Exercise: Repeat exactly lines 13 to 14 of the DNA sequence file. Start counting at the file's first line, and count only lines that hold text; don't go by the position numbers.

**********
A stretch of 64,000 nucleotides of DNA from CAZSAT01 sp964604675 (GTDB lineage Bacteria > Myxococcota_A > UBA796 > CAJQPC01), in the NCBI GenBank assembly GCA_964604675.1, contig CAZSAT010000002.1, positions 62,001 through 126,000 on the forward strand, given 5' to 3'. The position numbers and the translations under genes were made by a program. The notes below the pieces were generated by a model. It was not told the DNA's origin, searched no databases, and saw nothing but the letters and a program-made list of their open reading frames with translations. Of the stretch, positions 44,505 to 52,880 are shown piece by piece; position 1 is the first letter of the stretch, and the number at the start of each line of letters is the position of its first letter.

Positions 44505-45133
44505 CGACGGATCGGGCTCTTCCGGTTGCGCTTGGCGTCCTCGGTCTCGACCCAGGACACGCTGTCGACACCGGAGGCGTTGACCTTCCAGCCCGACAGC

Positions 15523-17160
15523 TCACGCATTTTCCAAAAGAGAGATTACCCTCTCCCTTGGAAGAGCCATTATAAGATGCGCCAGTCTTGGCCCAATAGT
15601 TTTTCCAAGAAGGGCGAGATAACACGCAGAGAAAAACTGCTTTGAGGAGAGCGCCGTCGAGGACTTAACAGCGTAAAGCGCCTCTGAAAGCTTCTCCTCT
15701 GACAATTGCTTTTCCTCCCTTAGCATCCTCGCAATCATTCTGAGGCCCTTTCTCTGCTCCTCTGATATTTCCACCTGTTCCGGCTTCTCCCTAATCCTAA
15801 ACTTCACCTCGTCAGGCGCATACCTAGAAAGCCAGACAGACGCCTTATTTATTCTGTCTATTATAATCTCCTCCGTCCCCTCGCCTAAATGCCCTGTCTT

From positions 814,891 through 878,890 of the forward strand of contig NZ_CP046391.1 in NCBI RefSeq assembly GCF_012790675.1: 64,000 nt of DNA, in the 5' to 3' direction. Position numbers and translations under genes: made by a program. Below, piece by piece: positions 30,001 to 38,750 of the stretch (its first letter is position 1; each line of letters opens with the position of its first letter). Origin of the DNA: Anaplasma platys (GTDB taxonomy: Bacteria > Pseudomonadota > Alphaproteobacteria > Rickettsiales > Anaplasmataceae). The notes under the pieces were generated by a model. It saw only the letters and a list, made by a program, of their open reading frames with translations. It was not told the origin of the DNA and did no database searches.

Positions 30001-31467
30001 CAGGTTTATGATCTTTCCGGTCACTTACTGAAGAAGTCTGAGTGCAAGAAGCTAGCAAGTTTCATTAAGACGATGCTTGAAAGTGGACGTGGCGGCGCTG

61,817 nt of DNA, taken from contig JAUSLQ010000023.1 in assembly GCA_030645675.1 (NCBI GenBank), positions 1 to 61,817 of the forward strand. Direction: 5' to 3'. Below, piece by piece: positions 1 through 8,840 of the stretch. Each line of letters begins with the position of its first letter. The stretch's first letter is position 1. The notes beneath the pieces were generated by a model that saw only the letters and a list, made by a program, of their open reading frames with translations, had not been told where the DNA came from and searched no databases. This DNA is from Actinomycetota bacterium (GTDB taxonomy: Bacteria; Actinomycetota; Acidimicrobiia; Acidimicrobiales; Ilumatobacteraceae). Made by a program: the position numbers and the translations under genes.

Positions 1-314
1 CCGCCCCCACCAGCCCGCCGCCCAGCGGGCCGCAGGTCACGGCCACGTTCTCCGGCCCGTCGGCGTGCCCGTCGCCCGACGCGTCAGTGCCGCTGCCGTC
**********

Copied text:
Positions 1-314
1 CCGCCCCCACCAGCCCGCCGCCCAGCGGGCCGCAGGTCACGGCCACGTTCTCCGGCCCGTCGGCGTGCCCGTCGCCCGACGCGTCAGTGCCGCTGCCGTC